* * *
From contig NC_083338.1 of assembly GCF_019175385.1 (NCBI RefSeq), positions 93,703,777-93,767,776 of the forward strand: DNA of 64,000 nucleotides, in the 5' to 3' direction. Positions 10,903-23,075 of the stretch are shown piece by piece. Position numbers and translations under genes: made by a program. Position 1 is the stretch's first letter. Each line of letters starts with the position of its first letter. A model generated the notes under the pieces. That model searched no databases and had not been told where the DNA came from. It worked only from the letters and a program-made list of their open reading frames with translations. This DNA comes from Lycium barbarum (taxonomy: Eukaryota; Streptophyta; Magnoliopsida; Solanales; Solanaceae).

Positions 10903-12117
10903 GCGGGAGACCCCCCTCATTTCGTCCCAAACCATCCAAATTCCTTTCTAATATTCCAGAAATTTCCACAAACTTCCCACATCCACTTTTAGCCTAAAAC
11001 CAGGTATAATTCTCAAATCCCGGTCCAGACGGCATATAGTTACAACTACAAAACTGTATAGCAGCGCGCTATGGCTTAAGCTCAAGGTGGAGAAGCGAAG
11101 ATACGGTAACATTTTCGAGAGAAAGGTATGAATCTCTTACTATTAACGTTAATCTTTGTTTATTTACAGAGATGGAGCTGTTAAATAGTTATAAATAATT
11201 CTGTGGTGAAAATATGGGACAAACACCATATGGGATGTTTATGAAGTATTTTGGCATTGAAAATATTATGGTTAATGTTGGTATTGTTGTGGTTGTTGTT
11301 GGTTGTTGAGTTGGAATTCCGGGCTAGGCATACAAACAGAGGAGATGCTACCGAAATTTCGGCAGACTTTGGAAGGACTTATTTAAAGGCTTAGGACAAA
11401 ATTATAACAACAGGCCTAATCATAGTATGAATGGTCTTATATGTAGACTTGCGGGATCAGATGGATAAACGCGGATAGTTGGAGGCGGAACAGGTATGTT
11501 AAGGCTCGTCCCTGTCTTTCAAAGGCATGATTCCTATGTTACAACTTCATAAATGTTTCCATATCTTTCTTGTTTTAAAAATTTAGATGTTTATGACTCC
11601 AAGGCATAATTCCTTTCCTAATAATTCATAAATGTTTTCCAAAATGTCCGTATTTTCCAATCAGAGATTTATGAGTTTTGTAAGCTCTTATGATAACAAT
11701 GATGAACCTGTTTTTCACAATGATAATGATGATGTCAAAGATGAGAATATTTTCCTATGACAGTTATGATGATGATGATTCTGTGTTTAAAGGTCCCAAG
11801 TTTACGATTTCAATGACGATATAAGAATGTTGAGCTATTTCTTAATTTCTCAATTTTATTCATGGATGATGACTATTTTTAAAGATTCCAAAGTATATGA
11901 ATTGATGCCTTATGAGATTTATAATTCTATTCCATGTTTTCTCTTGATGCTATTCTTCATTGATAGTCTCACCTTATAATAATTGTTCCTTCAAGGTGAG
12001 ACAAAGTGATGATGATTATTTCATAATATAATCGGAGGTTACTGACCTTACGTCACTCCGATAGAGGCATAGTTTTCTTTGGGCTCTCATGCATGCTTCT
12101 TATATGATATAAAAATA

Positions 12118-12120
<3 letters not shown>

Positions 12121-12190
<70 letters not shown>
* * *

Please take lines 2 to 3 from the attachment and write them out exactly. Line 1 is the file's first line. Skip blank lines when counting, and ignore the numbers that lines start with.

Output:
Positions 10903-12117
10903 GCGGGAGACCCCCCTCATTTCGTCCCAAACCATCCAAATTCCTTTCTAATATTCCAGAAATTTCCACAAACTTCCCACATCCACTTTTAGCCTAAAAC